The report also finds that young people’s progression pathways systematically differ based on their characteristics, abilities and background. For instance, it shows that young people from disadvantaged backgrounds (as measured by eligibility for free school meals) were less likely to be in a sustained employment or education destination at all ages up to 30.

It is important to recognise that the value of what young people do in the labour market should not be judged solely from the future earnings they are able to achieve. There are a number of other factors that might be deemed important for a successful destination, such as value to society or individual well-being. Ideally, we would have also considered these when developing longer-term destination measures, but unfortunately this data is not currently available in a form which can be linked to individual schools and colleges.

Given the current lack of readily available data on long-term destination measures, the starting point is for schools and colleges to be given access to the appropriate data for them to better interpret and understand the destination of their learners.

Recommendation 1: Work with schools and colleges to develop best practice use of destination measures

For institutions: The change can begin right now. Your institution’s data is readily available in a mini report from NFER and you can email [email protected] to explore how destination data could help deliver even better long-term outcomes for your pupils. You can also email [email protected] to register interest in joining future work to develop best practice in using destination measures.

Recommendation 2: Improve the destination measures information made available to schools and colleges at post-16 to help support young people towards better outcomes

For policy makers: Access to long-term destinations information could be improved and destination measures used as part of a broader basket of measures to understand student success. A benchmark tool should be developed to support schools and colleges to better contextualise and interpret their destination measures.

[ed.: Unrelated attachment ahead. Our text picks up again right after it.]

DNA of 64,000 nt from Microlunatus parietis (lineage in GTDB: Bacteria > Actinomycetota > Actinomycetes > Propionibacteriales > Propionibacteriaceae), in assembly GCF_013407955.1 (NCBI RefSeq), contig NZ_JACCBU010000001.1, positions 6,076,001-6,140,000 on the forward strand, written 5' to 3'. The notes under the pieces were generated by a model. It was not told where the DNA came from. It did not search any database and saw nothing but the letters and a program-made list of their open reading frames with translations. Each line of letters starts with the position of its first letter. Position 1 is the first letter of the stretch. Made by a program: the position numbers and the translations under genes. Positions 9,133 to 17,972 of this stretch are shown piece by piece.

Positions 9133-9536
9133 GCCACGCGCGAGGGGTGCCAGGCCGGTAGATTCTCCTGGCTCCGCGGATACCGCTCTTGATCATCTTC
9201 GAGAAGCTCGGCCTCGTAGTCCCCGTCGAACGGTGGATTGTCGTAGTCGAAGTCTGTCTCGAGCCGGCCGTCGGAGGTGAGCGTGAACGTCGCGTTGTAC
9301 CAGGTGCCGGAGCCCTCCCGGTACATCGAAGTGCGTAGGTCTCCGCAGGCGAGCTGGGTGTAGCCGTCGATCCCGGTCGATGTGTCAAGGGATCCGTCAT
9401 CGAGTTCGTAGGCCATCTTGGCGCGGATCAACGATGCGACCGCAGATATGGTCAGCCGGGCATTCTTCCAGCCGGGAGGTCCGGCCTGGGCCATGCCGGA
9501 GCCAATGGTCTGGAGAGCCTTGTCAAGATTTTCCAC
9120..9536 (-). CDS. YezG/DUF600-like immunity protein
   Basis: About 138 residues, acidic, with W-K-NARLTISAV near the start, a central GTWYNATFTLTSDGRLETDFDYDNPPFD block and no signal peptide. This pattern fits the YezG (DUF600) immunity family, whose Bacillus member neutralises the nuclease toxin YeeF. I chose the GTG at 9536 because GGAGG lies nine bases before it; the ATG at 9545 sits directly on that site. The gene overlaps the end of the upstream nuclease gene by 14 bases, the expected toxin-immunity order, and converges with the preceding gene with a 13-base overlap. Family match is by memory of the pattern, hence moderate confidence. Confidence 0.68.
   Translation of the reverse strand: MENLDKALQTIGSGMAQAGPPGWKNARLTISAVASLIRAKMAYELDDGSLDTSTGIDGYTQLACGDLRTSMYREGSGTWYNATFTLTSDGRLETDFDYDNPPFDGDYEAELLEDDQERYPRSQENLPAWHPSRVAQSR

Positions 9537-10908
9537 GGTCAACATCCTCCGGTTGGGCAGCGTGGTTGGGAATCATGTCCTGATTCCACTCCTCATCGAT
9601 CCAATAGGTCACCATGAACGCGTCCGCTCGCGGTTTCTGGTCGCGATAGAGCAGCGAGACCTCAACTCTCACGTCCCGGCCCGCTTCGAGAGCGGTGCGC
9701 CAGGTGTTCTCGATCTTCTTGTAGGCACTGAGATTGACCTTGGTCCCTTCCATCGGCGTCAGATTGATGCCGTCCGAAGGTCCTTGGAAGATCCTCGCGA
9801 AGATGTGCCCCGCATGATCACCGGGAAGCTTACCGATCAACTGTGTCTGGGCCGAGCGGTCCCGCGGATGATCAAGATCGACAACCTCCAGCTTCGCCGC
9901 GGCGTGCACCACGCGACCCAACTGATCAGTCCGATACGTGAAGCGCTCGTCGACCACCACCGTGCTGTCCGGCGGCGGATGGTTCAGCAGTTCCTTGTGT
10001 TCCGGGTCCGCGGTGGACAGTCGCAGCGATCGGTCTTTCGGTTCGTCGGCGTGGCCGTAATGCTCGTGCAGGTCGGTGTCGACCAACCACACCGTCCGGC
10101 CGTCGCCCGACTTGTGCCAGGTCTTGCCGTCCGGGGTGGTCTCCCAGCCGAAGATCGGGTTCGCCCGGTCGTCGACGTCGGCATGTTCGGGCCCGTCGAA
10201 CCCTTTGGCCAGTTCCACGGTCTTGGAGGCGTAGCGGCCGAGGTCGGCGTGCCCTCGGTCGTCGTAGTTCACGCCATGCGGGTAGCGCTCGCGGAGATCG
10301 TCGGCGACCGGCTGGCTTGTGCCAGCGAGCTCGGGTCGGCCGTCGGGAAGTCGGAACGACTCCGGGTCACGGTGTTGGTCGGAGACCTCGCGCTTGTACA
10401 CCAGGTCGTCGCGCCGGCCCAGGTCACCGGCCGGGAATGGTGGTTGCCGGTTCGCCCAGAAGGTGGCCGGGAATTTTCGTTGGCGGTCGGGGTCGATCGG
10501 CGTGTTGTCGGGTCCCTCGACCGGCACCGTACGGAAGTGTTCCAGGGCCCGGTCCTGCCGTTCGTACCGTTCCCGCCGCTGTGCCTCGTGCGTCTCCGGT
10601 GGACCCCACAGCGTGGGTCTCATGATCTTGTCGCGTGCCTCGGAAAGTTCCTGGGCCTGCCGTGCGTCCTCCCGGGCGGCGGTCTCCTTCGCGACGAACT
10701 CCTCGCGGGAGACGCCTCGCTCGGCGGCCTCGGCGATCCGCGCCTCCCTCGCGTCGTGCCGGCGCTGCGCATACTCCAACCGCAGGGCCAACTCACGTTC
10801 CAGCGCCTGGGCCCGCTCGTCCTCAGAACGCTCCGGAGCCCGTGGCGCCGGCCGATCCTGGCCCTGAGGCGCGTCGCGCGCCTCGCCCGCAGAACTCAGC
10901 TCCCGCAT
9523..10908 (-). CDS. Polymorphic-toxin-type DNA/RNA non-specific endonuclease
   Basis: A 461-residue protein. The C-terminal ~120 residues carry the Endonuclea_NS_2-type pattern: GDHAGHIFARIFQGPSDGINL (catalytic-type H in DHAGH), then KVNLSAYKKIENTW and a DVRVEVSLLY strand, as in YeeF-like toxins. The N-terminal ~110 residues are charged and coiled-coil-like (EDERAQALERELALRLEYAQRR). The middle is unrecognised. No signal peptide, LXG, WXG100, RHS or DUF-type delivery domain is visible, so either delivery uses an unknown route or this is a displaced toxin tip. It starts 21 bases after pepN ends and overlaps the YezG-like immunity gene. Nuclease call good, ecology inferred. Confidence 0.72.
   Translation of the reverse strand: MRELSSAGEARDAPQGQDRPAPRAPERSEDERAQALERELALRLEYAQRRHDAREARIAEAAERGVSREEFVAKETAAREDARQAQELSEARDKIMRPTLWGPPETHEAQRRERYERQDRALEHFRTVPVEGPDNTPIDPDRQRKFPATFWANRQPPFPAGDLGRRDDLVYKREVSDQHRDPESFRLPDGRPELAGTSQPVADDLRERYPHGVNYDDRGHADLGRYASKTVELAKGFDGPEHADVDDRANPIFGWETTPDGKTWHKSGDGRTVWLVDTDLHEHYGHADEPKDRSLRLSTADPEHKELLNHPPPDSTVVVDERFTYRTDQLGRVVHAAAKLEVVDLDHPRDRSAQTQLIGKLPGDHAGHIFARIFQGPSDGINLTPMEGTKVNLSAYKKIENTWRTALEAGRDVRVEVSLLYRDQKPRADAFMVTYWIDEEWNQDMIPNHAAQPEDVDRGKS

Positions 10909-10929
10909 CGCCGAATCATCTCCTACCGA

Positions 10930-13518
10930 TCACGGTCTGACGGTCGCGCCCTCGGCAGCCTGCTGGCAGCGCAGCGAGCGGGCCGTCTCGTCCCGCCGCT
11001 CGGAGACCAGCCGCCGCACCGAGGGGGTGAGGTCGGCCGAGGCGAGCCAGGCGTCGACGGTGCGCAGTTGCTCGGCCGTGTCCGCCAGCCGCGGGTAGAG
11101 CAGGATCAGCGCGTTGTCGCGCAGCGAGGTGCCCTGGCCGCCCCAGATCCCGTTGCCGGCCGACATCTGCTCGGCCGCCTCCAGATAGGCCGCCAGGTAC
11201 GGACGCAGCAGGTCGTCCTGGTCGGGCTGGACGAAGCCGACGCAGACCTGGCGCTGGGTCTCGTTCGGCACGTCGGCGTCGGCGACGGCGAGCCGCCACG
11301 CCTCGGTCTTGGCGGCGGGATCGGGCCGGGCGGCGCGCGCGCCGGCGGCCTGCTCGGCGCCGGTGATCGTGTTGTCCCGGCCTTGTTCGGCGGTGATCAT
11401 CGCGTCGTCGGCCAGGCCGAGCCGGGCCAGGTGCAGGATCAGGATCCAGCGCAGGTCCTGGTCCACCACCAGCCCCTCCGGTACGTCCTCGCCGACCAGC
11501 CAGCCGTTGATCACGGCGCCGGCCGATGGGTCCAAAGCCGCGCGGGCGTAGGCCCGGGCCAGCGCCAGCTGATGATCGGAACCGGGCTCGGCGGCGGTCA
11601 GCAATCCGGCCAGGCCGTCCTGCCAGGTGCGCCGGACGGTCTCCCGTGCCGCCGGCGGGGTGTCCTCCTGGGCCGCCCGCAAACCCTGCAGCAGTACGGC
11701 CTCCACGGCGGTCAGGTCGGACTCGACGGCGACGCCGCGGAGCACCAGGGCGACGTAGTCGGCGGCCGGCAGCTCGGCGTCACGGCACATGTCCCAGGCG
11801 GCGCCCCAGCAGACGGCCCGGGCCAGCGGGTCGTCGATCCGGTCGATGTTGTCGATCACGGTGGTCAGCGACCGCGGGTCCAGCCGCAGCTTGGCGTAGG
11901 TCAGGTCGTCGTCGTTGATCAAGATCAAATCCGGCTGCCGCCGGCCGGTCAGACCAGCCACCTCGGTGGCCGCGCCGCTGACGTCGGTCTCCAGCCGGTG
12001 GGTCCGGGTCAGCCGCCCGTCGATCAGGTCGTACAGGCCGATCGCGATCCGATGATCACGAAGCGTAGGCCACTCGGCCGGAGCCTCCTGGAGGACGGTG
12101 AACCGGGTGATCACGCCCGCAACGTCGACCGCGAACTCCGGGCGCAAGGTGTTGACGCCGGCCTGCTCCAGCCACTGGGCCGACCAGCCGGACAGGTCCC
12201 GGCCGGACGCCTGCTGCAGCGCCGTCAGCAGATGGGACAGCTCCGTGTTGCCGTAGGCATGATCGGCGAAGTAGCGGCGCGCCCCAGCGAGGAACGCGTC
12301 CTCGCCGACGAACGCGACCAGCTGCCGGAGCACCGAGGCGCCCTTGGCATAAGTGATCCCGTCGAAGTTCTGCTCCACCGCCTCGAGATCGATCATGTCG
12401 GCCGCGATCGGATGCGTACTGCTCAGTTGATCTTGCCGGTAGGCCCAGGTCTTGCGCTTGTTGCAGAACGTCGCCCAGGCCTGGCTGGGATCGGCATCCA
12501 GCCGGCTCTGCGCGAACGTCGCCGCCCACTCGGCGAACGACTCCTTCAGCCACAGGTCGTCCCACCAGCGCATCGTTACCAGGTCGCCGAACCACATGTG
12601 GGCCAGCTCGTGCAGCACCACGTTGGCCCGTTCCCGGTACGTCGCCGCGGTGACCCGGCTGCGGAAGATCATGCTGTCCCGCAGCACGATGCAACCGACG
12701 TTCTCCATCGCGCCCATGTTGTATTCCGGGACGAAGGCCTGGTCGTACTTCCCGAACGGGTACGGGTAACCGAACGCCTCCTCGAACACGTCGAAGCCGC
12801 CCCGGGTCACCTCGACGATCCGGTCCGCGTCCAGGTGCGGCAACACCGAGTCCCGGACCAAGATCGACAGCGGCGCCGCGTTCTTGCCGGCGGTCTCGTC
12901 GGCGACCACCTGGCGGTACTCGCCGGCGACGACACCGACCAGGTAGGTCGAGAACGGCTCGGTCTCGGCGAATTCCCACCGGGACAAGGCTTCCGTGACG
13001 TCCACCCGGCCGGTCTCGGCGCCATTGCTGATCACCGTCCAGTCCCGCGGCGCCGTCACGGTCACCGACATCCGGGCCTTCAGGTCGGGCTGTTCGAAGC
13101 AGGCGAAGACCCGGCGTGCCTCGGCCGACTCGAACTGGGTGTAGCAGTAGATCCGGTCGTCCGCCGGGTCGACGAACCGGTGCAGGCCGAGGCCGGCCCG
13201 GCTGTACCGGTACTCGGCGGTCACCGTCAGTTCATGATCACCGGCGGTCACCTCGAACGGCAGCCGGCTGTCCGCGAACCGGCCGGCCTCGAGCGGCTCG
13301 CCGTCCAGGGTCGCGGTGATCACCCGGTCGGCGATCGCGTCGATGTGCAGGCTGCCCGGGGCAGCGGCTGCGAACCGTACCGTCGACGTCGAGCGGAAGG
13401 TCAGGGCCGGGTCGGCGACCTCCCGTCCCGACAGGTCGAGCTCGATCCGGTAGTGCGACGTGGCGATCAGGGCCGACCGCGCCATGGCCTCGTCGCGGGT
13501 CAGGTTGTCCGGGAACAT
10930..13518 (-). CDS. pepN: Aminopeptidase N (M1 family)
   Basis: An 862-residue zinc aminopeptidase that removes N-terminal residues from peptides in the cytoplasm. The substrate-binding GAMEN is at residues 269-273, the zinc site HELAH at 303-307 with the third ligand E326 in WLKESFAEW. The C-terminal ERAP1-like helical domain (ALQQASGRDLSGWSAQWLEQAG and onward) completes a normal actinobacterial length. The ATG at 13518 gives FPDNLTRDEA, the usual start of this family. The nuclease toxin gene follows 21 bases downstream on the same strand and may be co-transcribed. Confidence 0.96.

Recommendation 3: Target additional transitional support to schools and colleges with high densities of young people who are at risk of falling out of the labour market

Recent data developments allow for the identification of schools and colleges with particularly high rates of young people becoming Not in Education, Employment or Training (NEET).

For policy makers: A data-driven pilot programme should be developed to target support towards institutions with high rates of young people at risk of becoming NEET. This information could be used to target interventions with high NEET rates, and support pupils towards better destinations.

Next steps

Datasets such as LEO are continuing to evolve and develop. There is an opportunity to reframe what we mean by a ‘successful’ destination and this research shows that there is potential for developing longer-term destination measures further. By doing this, schools and colleges can reflect even further on the value they play in supporting young people into the labour market.

You can download our report here.

Olly Newton is Executive Director at the Edge Foundation